April 8, 2019 | Comment

New Toolkit Shares Best Practices for Achieving Success in Youth-Centered Digital Learning

Categories: Digital Learning, Educational Practice, Research
Young teen using soldering iron on electronics

Researchers at the Connected Learning Lab of University of California, Irvine (June Ahn) and New York University (Rafi Santo, Juan Pablo Sarmiento) are excited to announce the launch of “Reclaiming Digital Futures,” a free report and associated website for youth organizations to use as they integrate digital learning into their programming and practices.

In Reclaiming Digital Futures, we built from foundational research on connected learning that highlights how young people utilize digital media to develop their interests, connect with others, and pursue enriching learning activities. In our project, we then focused on the out-of-school, youth organizations that promote connected learning. How can more organizations promote richer, deeper, learning with digital technologies? What are some best practices that can be shared across the field?

With generous funding from the Susan Crown Exchange, we convened a cohort of some of the leading OST youth organizations around the country. We then undertook a nearly two-year process of meeting, sharing best practices, and curating these practices into a coherent report and online toolkit. We went into the nitty-gritty, from the educators’ and youth programs perspective, of their practices. And through this process, we curated a group of best practices around the topics of pedagogy, skills, technology, community partnerships, and staff capacity.

The toolkit and report are designed for educators. Our aim is to convey how digital learning goes beyond technology, and is amplified by beautiful and rich pedagogical, social, and cultural practices. For example, learning with technology really comes alive when we connect young people to their own communities, and use technology in ambitious projects that directly benefit their own neighborhoods, towns, or cities. When we help young people on pathways to personal, social, and economic agency through their digital learning interests, that’s when connected learning can realize its full potential. When we do the hard work of building coalitions and networks with community partners, and support OST educators to build their own skills, our collective impact multiplies.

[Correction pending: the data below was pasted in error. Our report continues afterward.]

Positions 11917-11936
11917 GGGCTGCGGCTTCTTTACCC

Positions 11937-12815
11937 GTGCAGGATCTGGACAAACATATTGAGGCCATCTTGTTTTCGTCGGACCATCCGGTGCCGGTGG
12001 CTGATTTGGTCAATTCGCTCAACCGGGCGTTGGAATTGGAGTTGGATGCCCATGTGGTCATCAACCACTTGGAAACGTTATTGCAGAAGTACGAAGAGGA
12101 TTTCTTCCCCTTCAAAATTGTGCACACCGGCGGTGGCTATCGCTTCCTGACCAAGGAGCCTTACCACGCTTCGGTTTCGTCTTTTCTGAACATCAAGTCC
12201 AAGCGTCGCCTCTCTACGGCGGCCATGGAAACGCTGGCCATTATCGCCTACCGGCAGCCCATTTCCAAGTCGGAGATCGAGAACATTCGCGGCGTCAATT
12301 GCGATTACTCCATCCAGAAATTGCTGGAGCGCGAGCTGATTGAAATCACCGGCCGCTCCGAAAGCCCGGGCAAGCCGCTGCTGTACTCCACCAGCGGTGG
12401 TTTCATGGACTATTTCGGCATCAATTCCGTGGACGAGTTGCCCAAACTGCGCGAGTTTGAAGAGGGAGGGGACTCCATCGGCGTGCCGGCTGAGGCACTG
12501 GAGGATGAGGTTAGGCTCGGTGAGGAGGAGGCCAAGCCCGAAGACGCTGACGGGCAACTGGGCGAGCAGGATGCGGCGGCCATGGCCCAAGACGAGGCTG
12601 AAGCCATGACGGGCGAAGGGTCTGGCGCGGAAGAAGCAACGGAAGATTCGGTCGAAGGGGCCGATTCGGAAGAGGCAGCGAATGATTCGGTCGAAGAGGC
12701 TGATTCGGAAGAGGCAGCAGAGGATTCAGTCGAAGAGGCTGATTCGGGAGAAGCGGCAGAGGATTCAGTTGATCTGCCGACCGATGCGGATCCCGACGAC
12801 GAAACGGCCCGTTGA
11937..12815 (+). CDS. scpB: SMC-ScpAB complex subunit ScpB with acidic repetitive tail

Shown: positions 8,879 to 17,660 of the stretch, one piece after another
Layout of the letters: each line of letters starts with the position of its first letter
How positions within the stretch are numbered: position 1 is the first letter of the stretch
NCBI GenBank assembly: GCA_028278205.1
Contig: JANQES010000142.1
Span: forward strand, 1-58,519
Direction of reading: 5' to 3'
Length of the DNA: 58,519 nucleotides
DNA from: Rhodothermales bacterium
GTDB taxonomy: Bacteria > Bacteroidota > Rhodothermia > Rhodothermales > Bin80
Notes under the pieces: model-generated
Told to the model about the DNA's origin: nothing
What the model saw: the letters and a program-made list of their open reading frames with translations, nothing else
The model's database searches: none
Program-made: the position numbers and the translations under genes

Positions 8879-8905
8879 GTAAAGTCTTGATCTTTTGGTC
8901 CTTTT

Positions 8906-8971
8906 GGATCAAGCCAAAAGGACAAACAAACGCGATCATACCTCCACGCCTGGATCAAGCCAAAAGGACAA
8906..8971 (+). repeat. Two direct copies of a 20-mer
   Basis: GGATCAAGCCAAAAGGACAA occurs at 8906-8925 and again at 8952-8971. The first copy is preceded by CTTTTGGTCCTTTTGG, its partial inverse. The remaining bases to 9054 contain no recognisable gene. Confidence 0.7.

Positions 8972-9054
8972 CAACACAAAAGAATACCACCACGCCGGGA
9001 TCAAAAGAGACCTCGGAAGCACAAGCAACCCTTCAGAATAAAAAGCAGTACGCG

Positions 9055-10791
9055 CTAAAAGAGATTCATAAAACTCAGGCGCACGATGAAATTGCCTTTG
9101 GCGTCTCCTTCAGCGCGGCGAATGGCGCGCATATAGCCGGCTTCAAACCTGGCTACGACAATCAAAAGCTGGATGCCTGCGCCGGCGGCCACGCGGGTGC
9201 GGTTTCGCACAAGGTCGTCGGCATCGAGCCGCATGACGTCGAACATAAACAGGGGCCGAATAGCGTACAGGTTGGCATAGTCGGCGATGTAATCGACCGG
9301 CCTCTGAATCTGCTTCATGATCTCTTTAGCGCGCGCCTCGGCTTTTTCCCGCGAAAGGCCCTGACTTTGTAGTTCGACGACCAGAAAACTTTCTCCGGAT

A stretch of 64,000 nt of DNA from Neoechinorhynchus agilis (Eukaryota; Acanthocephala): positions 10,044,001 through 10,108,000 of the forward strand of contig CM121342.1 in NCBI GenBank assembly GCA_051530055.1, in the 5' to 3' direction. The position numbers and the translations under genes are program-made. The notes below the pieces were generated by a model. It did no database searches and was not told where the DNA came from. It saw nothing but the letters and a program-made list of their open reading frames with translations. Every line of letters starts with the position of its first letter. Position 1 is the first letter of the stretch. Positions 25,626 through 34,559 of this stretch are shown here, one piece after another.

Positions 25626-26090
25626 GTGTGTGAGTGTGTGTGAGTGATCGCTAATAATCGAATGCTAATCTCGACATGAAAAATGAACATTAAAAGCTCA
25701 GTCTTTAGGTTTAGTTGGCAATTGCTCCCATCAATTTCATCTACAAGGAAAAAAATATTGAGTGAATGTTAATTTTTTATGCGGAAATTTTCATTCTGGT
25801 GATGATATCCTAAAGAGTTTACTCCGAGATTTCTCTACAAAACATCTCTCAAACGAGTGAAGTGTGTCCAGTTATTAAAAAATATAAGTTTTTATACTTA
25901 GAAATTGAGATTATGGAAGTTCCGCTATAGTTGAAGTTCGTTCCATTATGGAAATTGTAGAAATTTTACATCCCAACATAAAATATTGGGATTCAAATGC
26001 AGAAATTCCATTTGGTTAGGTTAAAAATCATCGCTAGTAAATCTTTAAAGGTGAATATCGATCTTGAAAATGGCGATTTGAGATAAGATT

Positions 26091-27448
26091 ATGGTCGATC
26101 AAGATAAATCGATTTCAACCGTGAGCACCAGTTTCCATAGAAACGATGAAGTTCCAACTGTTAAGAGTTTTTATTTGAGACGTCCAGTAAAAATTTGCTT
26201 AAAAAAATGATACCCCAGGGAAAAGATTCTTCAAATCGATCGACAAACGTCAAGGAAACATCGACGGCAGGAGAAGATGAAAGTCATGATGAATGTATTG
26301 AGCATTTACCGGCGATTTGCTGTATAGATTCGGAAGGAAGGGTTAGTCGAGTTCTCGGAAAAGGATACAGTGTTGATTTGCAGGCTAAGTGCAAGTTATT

We hope that the resources provided in the toolkit will provide new insights, strategies, tools that can be adapted by peer organizations. We ask that you take in these collective resources and do one or more of the following:

  • Incorporate these practices in your own programs and organizations, and share your learnings
  • Remix these practices, adapt them, and share them back out with the world
  • Contact Us! In particular, reach out to our partner organizations and ask for advice, share your thoughts, and network to better serve our youth and communities

We are deeply indebted to our partner organizations who shared their lives and programs with us:

You can access the report and all resources of the toolkit at https://digitallearningpractices.org/


Post written by June Ahn